The PSE cited trading participants accounted for a 26.44-percent stake as of last month, equivalent to 85 million shares. They previously declared in January that this had been lowered below 20 percent as said on Monday.
The bourse stated the outcome trailed mandatory submissions of sworn shareholding certifications.
These showed that approximately 7.26 percent of the PSE’s outstanding shares — inclusive of 3.38 percent purchased during a follow-on offering last year — was held by brokers’ principal shareholders and related parties in omnibus client accounts, which were not encompassed in brokers’ propriety accounts and thus not registered in broker ownership reports.
“The Exchange is putting together a compliance plan to further bring down broker ownership to the level required by law,” the PSE stated.
“In the meantime, brokers are being prohibited from buying PSE shares for their proprietary account, the account of their related parties, and the principal account of other broker dealers, pursuant to the SEC Rules Governing Trading of PSE Shares,” the bourse added.
The PSE publicized in January that it was adopting measures to maintain broker ownership at not more than 20 percent. It included real-time monitoring via the trading system and the amendment of rules governing trading rights and brokerage firms.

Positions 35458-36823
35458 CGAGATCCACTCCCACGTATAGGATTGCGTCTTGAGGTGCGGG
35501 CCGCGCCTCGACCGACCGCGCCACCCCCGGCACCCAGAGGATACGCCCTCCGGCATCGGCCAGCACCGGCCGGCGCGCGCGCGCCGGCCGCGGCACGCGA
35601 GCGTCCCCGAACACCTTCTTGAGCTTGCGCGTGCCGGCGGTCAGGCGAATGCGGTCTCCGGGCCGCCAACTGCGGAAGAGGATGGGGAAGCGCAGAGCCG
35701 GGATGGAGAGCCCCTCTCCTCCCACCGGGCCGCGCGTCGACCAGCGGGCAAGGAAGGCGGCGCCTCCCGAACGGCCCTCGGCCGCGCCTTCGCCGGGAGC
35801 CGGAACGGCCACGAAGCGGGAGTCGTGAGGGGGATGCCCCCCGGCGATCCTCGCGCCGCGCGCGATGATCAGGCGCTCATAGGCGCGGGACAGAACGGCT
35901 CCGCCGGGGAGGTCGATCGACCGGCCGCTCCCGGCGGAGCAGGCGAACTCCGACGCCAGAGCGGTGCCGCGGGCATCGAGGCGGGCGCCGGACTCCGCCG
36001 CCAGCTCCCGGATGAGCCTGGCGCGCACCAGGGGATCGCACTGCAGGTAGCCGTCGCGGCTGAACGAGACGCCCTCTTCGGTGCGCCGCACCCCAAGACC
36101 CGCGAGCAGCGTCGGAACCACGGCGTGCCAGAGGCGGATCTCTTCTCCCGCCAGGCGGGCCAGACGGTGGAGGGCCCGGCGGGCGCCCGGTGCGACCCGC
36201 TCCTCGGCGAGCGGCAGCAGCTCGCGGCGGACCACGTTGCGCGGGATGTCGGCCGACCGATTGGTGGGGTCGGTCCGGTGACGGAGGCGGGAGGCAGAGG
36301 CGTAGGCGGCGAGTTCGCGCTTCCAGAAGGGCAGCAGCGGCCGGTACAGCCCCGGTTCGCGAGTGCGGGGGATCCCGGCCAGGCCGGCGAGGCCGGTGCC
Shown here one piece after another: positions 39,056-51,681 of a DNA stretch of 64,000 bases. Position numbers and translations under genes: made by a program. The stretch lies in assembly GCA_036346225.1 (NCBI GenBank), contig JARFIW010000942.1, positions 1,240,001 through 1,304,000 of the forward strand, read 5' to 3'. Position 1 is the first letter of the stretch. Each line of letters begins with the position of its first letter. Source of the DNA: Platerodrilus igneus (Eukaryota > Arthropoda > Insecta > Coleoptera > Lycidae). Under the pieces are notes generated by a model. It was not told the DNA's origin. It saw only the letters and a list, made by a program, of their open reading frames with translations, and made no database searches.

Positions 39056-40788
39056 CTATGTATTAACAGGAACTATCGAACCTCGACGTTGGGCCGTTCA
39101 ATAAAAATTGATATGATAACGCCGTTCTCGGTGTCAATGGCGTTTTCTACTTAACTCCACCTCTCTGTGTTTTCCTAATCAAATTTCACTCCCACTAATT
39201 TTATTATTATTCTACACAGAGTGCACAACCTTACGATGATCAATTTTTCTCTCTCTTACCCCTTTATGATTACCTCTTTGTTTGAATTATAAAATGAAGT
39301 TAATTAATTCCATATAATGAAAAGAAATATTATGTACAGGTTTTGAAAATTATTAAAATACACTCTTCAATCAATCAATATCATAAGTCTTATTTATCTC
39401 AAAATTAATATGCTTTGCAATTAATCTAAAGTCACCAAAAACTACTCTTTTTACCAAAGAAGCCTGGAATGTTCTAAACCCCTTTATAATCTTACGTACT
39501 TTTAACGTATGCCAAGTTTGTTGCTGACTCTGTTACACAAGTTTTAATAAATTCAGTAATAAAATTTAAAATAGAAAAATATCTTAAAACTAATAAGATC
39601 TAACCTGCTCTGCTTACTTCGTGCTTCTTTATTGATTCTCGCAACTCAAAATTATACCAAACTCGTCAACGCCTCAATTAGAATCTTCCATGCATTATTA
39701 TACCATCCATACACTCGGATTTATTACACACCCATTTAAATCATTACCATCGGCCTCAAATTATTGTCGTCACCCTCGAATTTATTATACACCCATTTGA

Trading participants were also obligated to update the customer account information forms of clients as well as submit monthly certifications of brokers’ related person accounts with corresponding PSE shareholdings.
PSE said its trading system was configured to automatically thwart purchases of PSE shares if the 20-percent limit would be breached.
As prescribed by SEC rules governing trading of PSE shares, accounts to be observed include those held by brokers’ subsidiaries and affiliates, directors, officers, principal stockholders, nominees to the PSE and spouses and relatives up to the fourth civil degree of consanguinity or affinity.
The PSE as well proposed penalties such as P100,000 for the first offense, P200,000 for the second offense and P300,000 for the third offense on top of the suspension of trading operations for five days.